NA: Yeah. Well, as I was saying, that he was kind of an entrepreneur gambler type in that sense, and so, but as I said, dairy farm, how far do you go when nobody drinks milk and all of that, and eventually he, with all the land holdings and all he found himself in debt. And so there was some kind of scaling down of his property and in a way it's kind of like saving face now, and in order to do that he was trying to figure out, okay, where could he go? Some, my, my older uncle had told us that, well, the grandfather was thinking maybe about places like some southeastern, south Asian country, or maybe going to Brazil and all that. But at that time his second, second oldest son was asked by the somen association of the area, the Ibo No Ito association to go and to represent at them at the World's Fair and, and that was the first World's Fair, I think in San Francisco area. But he was to also go up to Seattle and check into the Fujiya because they have not paid for their somen shipment, saying that it was, had bugs and stuff. So in that process of coming to the United States, that son, Kinjiro, said, "Hey, you might like to think about the U.S., 'cause it might be a place." So that's how Grandfather came over, at the recommendation of this, his number two son who was here.

TI: So tell me, what did your grandfather do with his sons? What kind of business or work did he find?

NA: Well, as all immigrants or people who come over find, I mean, it isn't as easy and, and you can never really achieve what you could be or was in the old country, and so he ended up working, doing farm work. Now, back in his own property he had land, he had farming, he had, but he had workers doing it, but he certainly knew what to do, so I think looking at his records, he did do a typical Issei type of checking out and working at different farms and areas because shows that he was coming not quite down to Southern California, but in Monterey area, Merced area and Central Valley area and in the Delta.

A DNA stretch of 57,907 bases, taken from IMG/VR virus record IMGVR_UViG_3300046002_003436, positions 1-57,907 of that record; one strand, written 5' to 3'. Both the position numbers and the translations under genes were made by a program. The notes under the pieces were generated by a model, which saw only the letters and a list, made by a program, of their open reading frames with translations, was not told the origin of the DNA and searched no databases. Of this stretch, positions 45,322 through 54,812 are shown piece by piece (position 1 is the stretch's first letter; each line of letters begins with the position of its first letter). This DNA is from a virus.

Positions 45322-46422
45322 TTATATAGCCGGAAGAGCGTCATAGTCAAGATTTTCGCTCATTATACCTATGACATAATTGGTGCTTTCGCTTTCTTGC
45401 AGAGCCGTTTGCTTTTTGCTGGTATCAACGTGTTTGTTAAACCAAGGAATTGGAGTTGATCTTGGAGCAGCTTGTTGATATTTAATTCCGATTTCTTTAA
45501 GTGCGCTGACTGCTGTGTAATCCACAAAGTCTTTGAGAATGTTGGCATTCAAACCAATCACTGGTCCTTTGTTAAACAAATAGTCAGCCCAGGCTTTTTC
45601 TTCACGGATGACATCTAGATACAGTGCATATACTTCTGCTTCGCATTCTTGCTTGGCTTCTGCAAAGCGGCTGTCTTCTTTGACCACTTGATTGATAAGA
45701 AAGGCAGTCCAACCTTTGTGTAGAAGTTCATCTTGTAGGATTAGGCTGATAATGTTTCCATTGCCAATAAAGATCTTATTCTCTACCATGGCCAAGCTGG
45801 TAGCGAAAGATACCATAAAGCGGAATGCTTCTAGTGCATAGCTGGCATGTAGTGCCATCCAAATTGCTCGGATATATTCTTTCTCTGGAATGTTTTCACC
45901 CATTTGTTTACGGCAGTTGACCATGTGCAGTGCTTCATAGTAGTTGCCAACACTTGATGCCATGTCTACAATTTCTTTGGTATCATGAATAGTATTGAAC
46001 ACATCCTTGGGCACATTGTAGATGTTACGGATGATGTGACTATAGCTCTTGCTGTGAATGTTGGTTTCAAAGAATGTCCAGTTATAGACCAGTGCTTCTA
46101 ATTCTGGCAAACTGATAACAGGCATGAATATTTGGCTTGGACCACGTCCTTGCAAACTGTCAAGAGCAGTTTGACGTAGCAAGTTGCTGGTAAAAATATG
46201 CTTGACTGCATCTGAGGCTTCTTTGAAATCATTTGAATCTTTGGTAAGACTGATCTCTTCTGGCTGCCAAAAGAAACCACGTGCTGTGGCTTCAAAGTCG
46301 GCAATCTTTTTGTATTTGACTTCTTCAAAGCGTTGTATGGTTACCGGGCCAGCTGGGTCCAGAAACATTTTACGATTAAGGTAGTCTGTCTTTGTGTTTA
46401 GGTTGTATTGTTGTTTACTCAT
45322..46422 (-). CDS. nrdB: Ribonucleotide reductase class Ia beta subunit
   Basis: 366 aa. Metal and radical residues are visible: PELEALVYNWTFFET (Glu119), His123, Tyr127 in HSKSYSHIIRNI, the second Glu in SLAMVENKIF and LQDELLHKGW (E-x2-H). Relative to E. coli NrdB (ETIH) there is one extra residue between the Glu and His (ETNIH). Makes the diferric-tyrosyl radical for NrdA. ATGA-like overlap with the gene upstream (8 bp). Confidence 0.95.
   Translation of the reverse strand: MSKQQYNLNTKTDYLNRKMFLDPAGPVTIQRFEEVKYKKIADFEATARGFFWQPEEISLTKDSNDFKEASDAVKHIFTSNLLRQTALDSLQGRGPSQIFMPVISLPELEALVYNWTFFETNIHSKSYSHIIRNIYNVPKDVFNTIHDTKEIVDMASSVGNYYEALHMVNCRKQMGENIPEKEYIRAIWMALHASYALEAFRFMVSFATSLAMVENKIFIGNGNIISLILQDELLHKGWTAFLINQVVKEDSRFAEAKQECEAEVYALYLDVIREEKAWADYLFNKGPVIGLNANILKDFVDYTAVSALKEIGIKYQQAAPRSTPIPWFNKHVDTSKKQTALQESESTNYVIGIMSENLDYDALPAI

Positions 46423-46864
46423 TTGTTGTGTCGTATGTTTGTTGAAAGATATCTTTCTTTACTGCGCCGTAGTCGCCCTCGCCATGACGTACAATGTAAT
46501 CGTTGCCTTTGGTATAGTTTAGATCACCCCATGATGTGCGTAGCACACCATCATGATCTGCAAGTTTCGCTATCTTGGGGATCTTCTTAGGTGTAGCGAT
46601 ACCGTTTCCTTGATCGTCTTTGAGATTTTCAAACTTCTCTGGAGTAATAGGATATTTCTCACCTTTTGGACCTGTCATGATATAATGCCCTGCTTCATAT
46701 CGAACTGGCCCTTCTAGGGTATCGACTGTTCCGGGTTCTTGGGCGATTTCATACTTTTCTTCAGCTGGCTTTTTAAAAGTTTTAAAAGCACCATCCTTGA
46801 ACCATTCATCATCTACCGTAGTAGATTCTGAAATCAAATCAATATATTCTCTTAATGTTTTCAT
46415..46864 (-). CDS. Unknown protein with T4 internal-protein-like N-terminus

TI: And when he came, did he come with your grandmother?

NA: No.

TI: So it was him and the six boys.

NA: No, not the six boys. He's all by himself. He just had that one son over here, and my grandfather didn't come on a immigration or, or... he came on a special visa and he came as a representative of Hyogo-ken to check up on the immigrants from Hyogo. Now, Hyogo-ken has very little immigrants because it's always had good weather and never had to face drought or any of that, so basically it was a political pass to come over and that's how he came, checking out, also laboring at the same time.